Lionel Blue

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Lionel Blue OBE
Rabbi
Personal details
Born (1930-02-06)6 February 1930
London, England
Died 19 December 2016(2016-12-19) (aged 86)
Denomination Reform Judaism
Residence London
Spouse Jim Cummings (1981–2014)
Occupation Rabbi
Alma mater Balliol College, Oxford
University of London
Leo Baeck College

Lionel Blue, OBE (6 February 1930 – 19 December 2016) was a British Reform rabbi, journalist and broadcaster, described by The Guardian as "one of the most respected religious figures in the UK".[1] He was best known for his longstanding work with the media, most notably his wry and gentle sense of humour on Thought for the Day on BBC Radio 4's Today programme. He was the first British rabbi publicly to declare his homosexuality.

Career[edit]

Blue was born in the East End of London in 1930. His parents were Jews of Russian origin and his father worked as a tailor.[2][1] Blue did not receive a religious education, declaring that he lost his religious faith at the age of five after a petitionary prayer failed to remove Adolf Hitler and Oswald Mosley. Instead, Blue became interested in Marxism. He entered Hendon County School at sixth form level, following education in the East End and a year out of school at age 16–17.[citation needed] He served in the British Army but was discharged after suffering a nervous breakdown brought on by anxiety over his closet homosexuality.[2]

Blue read History at Balliol College, Oxford and Semitics at the University of London.[1] He regained his faith while at the University of Oxford, when he found some resolution to severe personal conflicts regarding his sexual orientation at a Quaker meeting. He also found Victor Gollancz's A Year of Grace helpful during this time, and finally became one of the first two students at Leo Baeck College for training rabbis in 1956.[3][4]

Blue was ordained as a rabbi in 1960.[2] Between 1960 and 1963, Blue was the minister of the Settlement Synagogue and Middlesex New Synagogue. He then became the European Director of the World Union for Progressive Judaism.[citation needed] In 1967, he began a long-term engagement as a lecturer at Leo Baeck College in London. He lived in Finchley, north London.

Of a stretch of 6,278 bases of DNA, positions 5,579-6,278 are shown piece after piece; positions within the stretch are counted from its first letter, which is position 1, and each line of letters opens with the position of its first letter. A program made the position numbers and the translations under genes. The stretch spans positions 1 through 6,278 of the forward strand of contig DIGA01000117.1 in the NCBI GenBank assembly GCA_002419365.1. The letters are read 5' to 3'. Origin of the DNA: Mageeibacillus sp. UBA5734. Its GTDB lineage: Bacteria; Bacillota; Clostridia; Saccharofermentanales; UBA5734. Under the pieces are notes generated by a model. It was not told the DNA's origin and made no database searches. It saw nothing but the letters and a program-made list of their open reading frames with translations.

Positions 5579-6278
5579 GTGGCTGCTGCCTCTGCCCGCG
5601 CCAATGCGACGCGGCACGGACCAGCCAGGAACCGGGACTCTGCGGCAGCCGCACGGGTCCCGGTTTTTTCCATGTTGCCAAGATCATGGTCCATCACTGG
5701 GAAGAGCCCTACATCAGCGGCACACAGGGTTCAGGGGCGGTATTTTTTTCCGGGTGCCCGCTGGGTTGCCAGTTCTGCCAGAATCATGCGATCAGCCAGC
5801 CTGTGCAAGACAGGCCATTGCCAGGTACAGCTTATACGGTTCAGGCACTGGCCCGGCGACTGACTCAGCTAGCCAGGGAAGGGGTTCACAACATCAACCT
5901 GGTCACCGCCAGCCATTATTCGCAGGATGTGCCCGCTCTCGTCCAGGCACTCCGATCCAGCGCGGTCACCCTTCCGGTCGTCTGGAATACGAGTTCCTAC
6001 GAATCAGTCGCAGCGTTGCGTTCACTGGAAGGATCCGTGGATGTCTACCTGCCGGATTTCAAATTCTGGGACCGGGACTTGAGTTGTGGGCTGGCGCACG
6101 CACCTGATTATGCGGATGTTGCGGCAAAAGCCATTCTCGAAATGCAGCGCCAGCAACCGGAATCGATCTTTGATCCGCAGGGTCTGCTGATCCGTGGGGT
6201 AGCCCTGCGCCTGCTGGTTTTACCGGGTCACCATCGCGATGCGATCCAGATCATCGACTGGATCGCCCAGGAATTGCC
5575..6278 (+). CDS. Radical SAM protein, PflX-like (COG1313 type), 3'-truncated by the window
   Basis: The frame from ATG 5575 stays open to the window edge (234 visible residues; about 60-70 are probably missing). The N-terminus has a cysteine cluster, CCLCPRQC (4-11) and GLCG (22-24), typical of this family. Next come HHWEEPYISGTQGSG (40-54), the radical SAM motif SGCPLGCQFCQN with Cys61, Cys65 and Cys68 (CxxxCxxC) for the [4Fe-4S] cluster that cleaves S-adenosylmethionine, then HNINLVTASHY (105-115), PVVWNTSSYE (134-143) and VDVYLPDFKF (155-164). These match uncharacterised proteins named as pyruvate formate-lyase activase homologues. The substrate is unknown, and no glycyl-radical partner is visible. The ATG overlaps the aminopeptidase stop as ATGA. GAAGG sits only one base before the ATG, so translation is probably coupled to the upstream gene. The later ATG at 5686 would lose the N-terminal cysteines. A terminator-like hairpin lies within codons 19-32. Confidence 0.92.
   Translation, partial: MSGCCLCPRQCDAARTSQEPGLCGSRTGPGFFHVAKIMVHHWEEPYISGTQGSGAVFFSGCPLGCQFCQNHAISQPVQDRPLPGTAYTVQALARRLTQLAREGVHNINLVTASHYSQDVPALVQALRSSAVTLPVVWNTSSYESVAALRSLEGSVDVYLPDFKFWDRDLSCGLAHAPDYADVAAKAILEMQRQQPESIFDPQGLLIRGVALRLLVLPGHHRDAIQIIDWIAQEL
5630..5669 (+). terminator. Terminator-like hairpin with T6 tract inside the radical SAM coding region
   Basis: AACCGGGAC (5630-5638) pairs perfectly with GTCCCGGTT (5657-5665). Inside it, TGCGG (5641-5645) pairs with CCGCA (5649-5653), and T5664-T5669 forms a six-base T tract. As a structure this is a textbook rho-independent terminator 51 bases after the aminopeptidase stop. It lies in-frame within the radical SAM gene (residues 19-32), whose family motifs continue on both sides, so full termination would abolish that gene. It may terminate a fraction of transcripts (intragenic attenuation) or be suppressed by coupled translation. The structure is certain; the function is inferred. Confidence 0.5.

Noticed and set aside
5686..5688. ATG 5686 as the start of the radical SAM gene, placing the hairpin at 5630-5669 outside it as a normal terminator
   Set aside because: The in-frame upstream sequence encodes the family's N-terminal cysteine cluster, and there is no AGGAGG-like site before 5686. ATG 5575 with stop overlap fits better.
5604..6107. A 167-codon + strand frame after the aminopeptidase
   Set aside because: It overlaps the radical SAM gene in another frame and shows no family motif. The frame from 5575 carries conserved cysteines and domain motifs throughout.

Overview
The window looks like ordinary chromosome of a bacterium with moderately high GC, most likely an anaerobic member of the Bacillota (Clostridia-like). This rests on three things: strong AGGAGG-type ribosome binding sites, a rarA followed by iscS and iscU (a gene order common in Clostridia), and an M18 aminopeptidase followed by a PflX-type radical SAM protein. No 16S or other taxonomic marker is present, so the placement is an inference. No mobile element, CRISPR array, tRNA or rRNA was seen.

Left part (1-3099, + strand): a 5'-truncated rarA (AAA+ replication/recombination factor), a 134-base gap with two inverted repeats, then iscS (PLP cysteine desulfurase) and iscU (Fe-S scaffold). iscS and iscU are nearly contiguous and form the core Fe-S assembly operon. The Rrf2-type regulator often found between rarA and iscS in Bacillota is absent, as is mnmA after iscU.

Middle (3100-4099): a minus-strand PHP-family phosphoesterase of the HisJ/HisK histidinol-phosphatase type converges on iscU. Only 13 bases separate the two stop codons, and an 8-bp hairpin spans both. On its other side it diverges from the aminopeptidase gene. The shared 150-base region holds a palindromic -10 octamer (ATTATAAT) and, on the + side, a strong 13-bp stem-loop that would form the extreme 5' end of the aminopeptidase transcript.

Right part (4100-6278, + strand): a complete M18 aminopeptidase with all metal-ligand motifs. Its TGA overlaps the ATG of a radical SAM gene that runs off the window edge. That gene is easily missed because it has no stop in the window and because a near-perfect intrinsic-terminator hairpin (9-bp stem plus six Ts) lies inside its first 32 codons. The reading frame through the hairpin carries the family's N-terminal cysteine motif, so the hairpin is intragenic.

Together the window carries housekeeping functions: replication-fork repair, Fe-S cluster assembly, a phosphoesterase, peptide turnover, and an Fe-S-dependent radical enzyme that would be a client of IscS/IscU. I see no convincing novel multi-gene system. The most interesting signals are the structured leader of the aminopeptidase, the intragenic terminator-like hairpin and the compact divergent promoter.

Blue made his first radio broadcast in 1967 and was a regular contributor to BBC Radio 4's Thought for the Day programme for 25 years.[1] He made numerous appearances on BBC Radio 4 and Radio 2 and produced a television programme, entitled In Search of Holy England, in 1989.[1] In 2006, a return trip to his childhood home in London's East End to mark the 350th anniversary of Jewish life in Britain was the subject of an evocative audioslideshow on the BBC News website.

Blue was awarded honorary doctorates from the Open University and Grey College, Durham. In 1994, he was appointed to an Officer of the Order of the British Empire (OBE).[1]

Personal life[edit]

Blue was the first British rabbi publicly to come out as gay in 1980 and published Godly and Gay in 1981. Blue met his partner, Jim Cummings, through a personal advertisement in Gay Times and the two cohabited from 1981 until Cummings' death in 2014.[5] He was involved with various gay charities, including the Jewish Gay and Lesbian Group and Kairos in Soho.[6][not in citation given]

Illnesses and death[edit]

Blue was diagnosed with epilepsy at the age of 57; however, he successfully controlled his disorder with medication. During an operation in 1997, a surgeon discovered a tumour which tests proved to be malignant. He received radiotherapy and hormonal treatment to reduce any further growth. He was also diagnosed as having Parkinson's disease.[7][8] Blue died on 19 December 2016 at the age of 86.[2]

Books[edit]

References[edit]

  1. ^ a b c d e f Bates, Stephen (19 December 2016). "Rabbi Lionel Blue obituary". The Guardian. Retrieved 19 December 2016. 
  2. ^ a b c d "Rabbi Lionel Blue dies aged 86". BBC News. 19 December 2016. Retrieved 19 December 2016. 
  3. ^ Blue, Lionel (2010) The Godseeker's Guide pps.15, 36 – 40 & 136, Continuum International Publishing Group, ISBN 1-84706-418-3
  4. ^ Our History – Rabbi Leigh Edgware & District Reform Synagogue
  5. ^ Moss, Stephen (13 November 2010). "Rabbi Lionel Blue: 'I've become happy – quite souffle-ish'". The Guardian. London. Retrieved 21 June 2013. 
  6. ^ "centred – LGBTQ charity". kairosinsoho.org.uk. 
  7. ^ "Rabbi Lionel Blue: 'Gays have quite a lot to learn from religious". 12 February 2011. 
  8. ^ Moss, Stephen (12 November 2010). "Rabbi Lionel Blue: 'I've become happy – quite souffle-ish'" – via The Guardian. 

External links[edit]